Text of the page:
By Guest Blogger Michelle Ballard
As the parent of students who have overcome struggles in school, I'm very concerned about the new teacher's contract cutting classroom time. School districts across the country are lengthening the school day and their students are improving because of it. But the new contract in New York City actually cuts instructional time by two and a half hours per week, which adds up to three weeks per year.
When my daughter was in second grade, she was having a lot of trouble with reading comprehension. It was so bad that the principal told me that she was at risk of being held back. I started meeting regularly with all of her teachers.
They decided that in order to get my daughter on track, she needed to start working every day on reading comprehension in a smaller group. As a result of that extra help, she was not held back, and this June she will graduate from Junior High. In fact, she's in the running to be valedictorian.
Not every child learns in the same way as other kids, and sometimes they need extra small group support to keep up. That doesn't make them less smart or less hard working. I have five kids. Four are currently in the Public School system and one is a graduate.
Both my daughter and my son were helped by small group time with teachers. But I'm worried that my younger daughter won't have the same chance. She's ten years old, the same age that her brother and sister got the extra help that kept them on pace with their peers.
If she falls behind, who will help her? Who will make sure that kids all around the city get the extra help they need to keep up? Losing two and a half hours of precious instructional time could put them even farther behind.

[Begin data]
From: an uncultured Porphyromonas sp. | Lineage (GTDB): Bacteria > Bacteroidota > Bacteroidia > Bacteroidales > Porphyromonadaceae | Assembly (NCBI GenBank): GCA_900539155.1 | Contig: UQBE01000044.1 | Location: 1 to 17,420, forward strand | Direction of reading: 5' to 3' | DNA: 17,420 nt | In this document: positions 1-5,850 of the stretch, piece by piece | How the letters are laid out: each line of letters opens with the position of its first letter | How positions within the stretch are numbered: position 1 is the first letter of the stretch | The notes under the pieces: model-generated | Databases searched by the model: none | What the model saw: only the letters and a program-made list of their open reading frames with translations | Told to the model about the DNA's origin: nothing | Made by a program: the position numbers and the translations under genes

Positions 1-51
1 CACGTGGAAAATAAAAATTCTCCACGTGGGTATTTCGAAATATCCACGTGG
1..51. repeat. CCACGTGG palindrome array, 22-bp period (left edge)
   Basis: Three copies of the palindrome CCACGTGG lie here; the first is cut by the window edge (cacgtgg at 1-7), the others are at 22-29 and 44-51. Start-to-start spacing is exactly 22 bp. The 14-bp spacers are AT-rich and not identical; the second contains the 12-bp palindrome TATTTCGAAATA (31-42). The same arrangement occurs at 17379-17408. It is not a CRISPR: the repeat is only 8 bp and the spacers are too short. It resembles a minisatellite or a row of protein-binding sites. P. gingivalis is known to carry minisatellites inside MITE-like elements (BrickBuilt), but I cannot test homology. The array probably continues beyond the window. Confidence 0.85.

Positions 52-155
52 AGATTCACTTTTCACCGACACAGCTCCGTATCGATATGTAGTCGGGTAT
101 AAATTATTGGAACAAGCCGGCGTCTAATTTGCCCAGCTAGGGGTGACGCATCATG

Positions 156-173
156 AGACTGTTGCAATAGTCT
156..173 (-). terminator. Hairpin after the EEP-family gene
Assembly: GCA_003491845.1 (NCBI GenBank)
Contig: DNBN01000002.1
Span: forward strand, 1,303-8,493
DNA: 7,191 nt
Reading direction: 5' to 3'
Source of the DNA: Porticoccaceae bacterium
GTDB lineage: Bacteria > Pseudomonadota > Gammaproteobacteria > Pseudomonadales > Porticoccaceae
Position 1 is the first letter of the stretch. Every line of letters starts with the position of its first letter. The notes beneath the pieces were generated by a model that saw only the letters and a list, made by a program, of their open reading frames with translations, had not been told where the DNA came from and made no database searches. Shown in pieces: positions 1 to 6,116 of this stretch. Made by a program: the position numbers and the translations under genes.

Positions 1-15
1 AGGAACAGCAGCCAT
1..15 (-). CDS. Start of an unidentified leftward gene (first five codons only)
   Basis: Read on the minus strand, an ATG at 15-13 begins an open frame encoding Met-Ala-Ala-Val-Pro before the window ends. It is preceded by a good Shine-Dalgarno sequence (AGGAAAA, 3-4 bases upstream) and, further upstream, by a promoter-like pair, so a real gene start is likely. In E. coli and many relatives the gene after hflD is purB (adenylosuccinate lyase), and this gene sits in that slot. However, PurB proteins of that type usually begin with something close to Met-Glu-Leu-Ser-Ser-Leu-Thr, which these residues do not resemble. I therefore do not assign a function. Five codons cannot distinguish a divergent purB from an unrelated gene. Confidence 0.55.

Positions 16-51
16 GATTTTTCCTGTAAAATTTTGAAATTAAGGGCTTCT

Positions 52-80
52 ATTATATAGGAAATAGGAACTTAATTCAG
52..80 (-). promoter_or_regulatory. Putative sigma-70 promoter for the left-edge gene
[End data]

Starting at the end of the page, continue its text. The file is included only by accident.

I was optimistic a few weeks ago when the Mayor and the Schools Chancellor announced the new city teacher's contract. Carmen Farina is a former principal, and she's talked a lot about bringing joy to the classroom, something I welcome.
But I had no idea watching the chancellor and the mayor with the head of the union that day — sharing smiles and hugs during the announcement — that my daughter's education, and the education of thousands of kids like her around the city, was the collateral damage.
I hope that Mayor de Blasio and Chancellor Farina put back the instructional time they cut from the school day. Kids like my daughter need that time and they don't deserve to be shortchanged.
I wish more adults in charge would think more about the students who really need this time in the classroom.
Michelle Ballard is a New York City Public School parent and Bedford-Stuyvesant resident.